Carefree Debris

I saw an article the other day on The Conversation website with the headline, “Mars Is Littered With Space Junk.” The person who wrote it, Cagri Kilic, is a postdoctoral research fellow who has been studying ways to track Mars and Moon rovers. Not that this is Mars-shattering news, but debris on Mars according to Kilic comes from three main sources…discarded hardware, inactive spacecraft, and crashed spacecraft.

Taking the last scenario first, sometimes even while surviving the long journey there, descent to the planet’s surface is where things go horribly wrong. Splat. Trash.

The first scenario describes the planned discharge of parts while descent is taking place like heat shields, foam, netting, and parachutes. Don’t need these anymore. We’re good. Trash.

In the middle scenario, we have all of the spacecraft which have landed successfully, served their tour of duty before running out of juice, and have signed off for the final time. Thank you for your service. Trash.

Kilic has run the numbers and determined there is 15,694 pounds of Earth’s junk on Mars. That’s not so much on the surface (see what I did there?). Then again, that’s really easy for me to say. I don’t live on Mars.

However, while Earthlings never had a plan to do anything other than litter debris across Mars, we have now realized a plan needs to be in place for knowing where all this trash is. As part of its daily activities, NASA’s active rover Perseverance – using its Ingenuity helicopter – is helping engineers document all the junk it comes across. The space agency indicated their Curiosity rover was able to identify some of its own debris during its earlier mission.

There is a concern at NASA some trash might contaminate or skew samples the Perseverance rover is currently collecting. While the risk is judged to be quite low, the rover’s ability to roam at all might even be hindered.

I remember watching Americans walk on the Moon and thinking in my lifetime we would definitely establish a colony there. That was 1969. The last American to walk on the Moon did so three years later.

I’m going to go out on a limb here and predict we won’t see any Americans living on the Moon in my lifetime.

By the way, there’s an estimated 400,000 pounds of our junk on the Moon.

Mars and the Moon are both better off if we don’t ever try to live on them anyway, since we’ve already done a stellar job of junking up Earth.

I’ve always had a love-hate relationship with NASA as I have gotten older. While I know space exploration has led to some great innovations and discoveries which have positively impacted other industries, I wonder if we’re still really getting that same return on investment today. I know NASA’s budget is fairly small potatoes in the big picture, but money is money. Resources are resources. The fact we didn’t do more with the Moon once landing there in 1969, and the fact NASA has now indicated they actually want to circle back to the Moon, gives me the impression they are as an organization quite the rudderless spaceship.

In doing due diligence for this post, your space-y reporter was also curious about all space debris in orbit (for now, at least). One interesting tidbit I came across claimed a tiny, ten-centimeter-long piece of spacecraft trash could cause as much damage as twenty-five sticks of dynamite…that even a piece between one and ten centimeters can do damage to most spacecraft.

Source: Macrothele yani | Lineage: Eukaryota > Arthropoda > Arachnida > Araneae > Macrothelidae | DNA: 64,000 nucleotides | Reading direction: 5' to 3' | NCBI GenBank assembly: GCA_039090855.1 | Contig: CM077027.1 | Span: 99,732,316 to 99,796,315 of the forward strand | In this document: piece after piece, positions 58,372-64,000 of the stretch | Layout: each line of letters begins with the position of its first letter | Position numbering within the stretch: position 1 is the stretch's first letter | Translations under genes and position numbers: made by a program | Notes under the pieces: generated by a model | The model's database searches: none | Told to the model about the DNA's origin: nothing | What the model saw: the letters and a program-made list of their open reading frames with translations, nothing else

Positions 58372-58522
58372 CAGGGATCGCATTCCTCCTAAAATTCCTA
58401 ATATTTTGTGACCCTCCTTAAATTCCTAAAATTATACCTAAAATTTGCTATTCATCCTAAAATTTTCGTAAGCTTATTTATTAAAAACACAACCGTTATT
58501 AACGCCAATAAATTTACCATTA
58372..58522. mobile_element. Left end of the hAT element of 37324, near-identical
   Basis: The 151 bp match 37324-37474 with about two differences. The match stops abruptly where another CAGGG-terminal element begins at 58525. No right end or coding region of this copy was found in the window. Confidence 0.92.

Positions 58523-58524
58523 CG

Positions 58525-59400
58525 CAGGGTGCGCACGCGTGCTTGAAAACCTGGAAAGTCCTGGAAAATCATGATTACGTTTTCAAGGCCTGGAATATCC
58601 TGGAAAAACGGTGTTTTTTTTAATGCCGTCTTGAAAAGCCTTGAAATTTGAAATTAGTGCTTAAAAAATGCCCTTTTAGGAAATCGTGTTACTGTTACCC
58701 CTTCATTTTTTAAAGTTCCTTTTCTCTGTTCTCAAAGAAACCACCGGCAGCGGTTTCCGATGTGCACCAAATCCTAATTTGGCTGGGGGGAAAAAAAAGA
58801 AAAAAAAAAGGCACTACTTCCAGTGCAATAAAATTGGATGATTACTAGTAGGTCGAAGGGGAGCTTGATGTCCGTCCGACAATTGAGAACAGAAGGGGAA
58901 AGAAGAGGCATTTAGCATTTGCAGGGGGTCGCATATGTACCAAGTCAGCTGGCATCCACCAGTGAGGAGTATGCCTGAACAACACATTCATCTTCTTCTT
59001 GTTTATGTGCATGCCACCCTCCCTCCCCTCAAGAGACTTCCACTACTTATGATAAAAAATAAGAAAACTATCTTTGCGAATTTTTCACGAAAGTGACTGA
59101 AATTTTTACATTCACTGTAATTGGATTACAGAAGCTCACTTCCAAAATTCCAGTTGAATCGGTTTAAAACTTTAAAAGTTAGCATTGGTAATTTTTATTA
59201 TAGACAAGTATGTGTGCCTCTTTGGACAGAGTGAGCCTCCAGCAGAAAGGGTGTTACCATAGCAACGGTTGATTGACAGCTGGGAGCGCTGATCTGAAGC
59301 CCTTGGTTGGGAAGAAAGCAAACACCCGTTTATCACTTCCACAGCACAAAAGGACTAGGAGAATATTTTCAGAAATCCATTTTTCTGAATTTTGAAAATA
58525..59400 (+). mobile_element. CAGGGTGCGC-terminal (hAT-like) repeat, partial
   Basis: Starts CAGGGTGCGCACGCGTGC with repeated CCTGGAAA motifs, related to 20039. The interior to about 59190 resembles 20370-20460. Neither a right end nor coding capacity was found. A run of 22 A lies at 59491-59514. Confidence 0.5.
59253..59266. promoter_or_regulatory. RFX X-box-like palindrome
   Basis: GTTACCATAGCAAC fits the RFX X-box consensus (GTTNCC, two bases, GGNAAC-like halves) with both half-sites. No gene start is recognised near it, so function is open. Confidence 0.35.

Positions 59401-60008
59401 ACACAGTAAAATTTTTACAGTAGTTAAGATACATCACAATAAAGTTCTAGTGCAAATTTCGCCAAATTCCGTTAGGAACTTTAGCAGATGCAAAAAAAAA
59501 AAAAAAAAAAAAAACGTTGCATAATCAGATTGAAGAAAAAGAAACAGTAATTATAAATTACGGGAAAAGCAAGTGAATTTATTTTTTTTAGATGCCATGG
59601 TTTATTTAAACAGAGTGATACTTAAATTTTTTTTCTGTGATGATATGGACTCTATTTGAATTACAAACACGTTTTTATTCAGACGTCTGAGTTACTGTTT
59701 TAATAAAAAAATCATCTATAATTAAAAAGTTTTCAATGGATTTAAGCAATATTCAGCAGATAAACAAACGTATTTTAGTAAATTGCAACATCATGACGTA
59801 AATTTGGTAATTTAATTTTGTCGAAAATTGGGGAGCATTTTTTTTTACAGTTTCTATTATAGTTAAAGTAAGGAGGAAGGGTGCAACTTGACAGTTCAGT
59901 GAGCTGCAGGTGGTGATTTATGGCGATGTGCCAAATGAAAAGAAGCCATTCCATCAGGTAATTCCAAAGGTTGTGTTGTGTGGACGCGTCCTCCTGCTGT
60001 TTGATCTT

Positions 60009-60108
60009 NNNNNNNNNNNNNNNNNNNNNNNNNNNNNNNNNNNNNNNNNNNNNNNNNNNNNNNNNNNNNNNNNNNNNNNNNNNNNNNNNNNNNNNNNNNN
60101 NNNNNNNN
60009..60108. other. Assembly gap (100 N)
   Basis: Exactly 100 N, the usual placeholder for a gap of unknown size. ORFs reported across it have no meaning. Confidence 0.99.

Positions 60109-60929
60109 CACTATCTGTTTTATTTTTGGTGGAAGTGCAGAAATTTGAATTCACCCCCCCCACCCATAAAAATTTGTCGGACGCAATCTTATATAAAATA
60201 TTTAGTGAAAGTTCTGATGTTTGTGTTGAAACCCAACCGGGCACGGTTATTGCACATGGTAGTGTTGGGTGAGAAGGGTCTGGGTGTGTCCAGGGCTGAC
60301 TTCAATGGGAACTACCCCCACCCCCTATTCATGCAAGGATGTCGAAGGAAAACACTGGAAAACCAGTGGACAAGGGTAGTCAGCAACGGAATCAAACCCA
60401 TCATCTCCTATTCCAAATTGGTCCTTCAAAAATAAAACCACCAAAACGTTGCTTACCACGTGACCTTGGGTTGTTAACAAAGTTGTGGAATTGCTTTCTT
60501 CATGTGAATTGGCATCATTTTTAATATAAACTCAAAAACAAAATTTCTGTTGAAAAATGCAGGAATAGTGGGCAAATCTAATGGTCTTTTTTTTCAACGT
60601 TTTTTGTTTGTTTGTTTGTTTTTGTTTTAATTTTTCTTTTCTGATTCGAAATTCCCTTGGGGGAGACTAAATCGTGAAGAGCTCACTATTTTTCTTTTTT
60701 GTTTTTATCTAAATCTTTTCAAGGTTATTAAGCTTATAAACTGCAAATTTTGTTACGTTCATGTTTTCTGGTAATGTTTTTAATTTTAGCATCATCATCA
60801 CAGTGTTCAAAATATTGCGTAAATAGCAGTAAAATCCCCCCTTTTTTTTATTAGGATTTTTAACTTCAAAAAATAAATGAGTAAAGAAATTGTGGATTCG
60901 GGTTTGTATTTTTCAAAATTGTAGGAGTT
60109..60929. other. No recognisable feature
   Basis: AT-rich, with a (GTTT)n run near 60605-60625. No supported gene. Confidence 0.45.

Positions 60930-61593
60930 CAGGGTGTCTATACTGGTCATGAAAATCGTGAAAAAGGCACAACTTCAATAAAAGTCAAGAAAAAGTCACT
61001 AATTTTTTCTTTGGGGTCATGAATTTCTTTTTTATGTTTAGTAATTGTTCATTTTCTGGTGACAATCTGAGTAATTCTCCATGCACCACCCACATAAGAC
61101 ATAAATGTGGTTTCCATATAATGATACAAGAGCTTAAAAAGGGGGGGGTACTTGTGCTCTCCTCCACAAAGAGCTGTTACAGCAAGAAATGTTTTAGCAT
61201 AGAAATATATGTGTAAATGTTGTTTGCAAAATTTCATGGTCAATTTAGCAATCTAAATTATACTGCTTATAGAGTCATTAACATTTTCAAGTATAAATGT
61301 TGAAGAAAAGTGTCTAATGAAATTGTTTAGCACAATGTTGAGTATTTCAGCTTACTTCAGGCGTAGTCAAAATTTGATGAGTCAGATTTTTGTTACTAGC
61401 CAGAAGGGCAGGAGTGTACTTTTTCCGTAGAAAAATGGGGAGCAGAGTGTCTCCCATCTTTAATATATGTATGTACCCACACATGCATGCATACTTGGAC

Between the U.S., Russia, and China, at the beginning of this year there were approximately 15,000 trackable pieces of debris – larger than 10 centimeters across – in space. For the record, most of China’s came from the time they used a “kinetic kill vehicle” to deliberately destroy a defunct weather satellite in an anti-satellite weapons test back in 2007.

Of course, the U.S. simply couldn’t help themselves from doing the exact same thing just a year later, deliberately destroying a non-functioning satellite with a “heavily-modified missile.”

Those events provide us with the definitive, gold standard answer to the question of whether Earthlings care where space junk goes. No.

And…just last month we had NASA’s much-publicized course correction of an asteroid (minding its own business, mind you) courtesy of a “kinetic impactor.”

NASA Administrator Bill Nelson said after the allegedly successful asteroid diversion, “All of us have a responsibility to protect our home planet. After all, it’s the only one we have. This mission shows that NASA is trying to be ready for whatever the universe throws at us.”

It seems to me we’re throwing way more at the universe than it’s throwing at us.

 

Picture Courtesy iStock

61 thoughts on “Carefree Debris”

  1. Oh, well done and well said… I have lived on this beautiful planet for six decades now, and each year, I feel the increasing weight of the terrible legacy we are leaving our descendants. “( ) And geez, we haven’t even stopped at the borders of our own planet 🤷‍♀️😔 Quite the rudderless spaceship” indeed…😔😔😔

    Liked by 1 person

  2. I think we need to get to grips with the idea that everything is finite- even space. We as humans just seem to be doing an increasingly grand job of messing things up.

    Liked by 2 people

  3. I understand there are several vintage hasselblad cameras on the moon. Imagine if someone went up there to recover some of the junk how much it would be worth at auction. Step one clean up. Step two everything sent up has to come back down as mission policy.

    Liked by 2 people

  4. We can’t even keep our own planet clean, and now we’re dumping on Mars and the moon? Why am I not surprised.